Keeping the West in Play
posted by Alan Greenblatt We've been speculating about whether immigration has been overhyped as a potent political issue, which is to say voting issue, even
posted by Alan Greenblatt
We've been speculating about whether immigration has been overhyped as a potent political issue, which is to say voting issue, even as it's clear that state and local policies toward immigrants have been trending strongly toward get-tougher approaches. The big nose right in front of our face is the fact that John McCain, the one Republican presidential candidate who refused to try to out-tough all his opponents on the issue, ends up as the party's nominee.
As was clear in yesterday's exit polling, McCain continues to struggle with conservatives even as he continues to wrack up primary victories and delegates. But the key, as The Washington Post's Jonathan Weisman looks smartly toward the fall, is to examine what kind of impact McCain's stance is likely to have not among the GOP base but among Hispanics. Not everyone Weisman talks to is convinced, but the overall tone of the piece suggests that Democrats shouldn't count on making continued big gains among Hispanics with McCain as the GOP standard-bearer.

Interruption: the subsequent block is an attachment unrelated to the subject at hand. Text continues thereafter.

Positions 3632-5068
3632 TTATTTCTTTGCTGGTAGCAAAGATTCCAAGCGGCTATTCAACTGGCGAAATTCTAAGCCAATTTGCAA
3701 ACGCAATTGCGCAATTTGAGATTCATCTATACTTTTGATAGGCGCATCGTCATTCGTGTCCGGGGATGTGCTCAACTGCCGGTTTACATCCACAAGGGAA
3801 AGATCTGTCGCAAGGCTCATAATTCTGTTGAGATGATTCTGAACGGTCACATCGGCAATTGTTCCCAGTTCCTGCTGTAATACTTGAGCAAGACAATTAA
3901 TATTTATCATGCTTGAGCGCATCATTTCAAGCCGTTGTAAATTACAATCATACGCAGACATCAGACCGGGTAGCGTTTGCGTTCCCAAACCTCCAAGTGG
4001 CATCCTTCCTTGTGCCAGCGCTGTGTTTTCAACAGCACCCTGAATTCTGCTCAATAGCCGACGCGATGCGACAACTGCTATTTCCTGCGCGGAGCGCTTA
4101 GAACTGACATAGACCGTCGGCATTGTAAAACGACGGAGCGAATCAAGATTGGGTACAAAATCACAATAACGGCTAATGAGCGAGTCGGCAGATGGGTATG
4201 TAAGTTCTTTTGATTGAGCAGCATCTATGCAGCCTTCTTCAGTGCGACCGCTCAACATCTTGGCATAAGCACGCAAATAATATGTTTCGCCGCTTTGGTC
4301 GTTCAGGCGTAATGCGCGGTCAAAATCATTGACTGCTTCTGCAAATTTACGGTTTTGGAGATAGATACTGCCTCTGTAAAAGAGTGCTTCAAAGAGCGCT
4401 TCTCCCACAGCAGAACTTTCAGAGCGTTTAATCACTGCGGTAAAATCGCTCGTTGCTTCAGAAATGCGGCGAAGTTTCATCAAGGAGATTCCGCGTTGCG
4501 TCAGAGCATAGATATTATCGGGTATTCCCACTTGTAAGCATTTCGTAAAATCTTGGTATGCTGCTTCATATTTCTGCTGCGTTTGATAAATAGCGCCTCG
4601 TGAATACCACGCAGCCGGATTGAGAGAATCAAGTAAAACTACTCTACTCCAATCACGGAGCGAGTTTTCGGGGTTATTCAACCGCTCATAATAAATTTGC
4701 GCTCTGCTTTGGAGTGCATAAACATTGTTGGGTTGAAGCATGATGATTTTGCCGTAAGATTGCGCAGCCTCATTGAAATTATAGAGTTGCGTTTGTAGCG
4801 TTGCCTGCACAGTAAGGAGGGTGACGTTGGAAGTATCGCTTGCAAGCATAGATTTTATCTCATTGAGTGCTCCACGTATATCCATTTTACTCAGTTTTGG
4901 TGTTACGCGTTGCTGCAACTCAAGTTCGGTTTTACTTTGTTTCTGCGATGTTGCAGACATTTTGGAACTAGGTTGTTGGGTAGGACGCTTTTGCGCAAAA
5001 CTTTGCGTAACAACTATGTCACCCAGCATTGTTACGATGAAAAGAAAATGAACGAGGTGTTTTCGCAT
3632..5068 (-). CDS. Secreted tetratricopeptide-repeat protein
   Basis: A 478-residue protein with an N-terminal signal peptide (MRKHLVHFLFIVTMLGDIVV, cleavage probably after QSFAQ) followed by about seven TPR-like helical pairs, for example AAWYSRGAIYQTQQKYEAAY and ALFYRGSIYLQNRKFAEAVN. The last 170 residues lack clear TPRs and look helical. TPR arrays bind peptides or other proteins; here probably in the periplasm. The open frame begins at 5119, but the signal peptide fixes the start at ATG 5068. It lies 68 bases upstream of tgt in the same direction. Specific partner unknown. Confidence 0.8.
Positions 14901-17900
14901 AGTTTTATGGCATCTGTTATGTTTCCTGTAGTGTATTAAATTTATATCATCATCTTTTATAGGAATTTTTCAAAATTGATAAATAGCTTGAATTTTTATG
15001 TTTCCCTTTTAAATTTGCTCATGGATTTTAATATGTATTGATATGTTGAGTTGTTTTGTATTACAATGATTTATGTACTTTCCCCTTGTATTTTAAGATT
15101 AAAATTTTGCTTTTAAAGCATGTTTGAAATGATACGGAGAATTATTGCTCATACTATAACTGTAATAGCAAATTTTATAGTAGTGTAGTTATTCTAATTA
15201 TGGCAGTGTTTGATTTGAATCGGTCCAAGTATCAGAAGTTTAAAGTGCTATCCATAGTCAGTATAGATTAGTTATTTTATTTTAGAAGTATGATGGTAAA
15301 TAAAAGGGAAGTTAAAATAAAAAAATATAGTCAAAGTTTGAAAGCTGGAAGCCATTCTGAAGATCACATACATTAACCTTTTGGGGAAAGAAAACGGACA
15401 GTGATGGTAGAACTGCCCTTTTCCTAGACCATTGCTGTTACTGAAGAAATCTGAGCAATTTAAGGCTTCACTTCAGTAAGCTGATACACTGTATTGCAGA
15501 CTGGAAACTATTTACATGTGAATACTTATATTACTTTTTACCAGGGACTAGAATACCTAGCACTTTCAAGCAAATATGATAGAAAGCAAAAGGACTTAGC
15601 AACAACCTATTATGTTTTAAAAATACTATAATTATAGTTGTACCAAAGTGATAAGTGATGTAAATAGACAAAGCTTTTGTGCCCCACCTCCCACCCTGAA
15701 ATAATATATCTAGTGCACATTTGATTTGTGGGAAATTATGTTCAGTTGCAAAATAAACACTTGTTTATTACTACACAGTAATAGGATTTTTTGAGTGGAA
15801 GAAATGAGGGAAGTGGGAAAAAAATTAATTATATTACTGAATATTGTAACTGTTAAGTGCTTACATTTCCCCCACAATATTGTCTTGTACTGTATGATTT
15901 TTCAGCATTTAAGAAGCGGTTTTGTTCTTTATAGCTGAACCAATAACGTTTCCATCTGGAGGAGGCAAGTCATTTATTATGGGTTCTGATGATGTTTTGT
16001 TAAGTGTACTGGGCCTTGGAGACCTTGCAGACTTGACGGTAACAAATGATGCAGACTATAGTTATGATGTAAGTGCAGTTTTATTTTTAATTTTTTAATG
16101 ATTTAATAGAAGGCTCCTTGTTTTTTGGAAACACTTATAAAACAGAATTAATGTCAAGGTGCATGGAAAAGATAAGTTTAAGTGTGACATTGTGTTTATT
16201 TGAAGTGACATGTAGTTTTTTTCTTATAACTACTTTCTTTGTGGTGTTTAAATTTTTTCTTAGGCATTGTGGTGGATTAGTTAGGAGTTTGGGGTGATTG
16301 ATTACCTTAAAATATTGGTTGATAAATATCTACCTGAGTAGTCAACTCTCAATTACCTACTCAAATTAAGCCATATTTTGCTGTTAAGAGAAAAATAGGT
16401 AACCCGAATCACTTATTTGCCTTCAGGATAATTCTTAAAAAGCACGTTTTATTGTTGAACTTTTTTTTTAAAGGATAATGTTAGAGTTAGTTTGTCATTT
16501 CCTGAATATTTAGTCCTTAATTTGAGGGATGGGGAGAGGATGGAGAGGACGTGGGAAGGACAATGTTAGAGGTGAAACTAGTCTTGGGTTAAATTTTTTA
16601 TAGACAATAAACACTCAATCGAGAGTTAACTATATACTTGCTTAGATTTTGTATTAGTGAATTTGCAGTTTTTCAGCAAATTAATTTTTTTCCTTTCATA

For Democrats, 2008 was supposed to be the year of the Mountain West, when three years of relentless Republican attacks on undocumented immigrants would fuel a backlash among Hispanics that would change the playing field in Arizona, Colorado, Nevada and New Mexico, and perhaps alter the landscape of presidential politics for a generation.
But the emergence of Sen. John McCain (Ariz.) as the likely standard-bearer for the GOP may have scrambled the equation, cooling a potential political revolt among Hispanics and sending Democrats in search of a new playbook.
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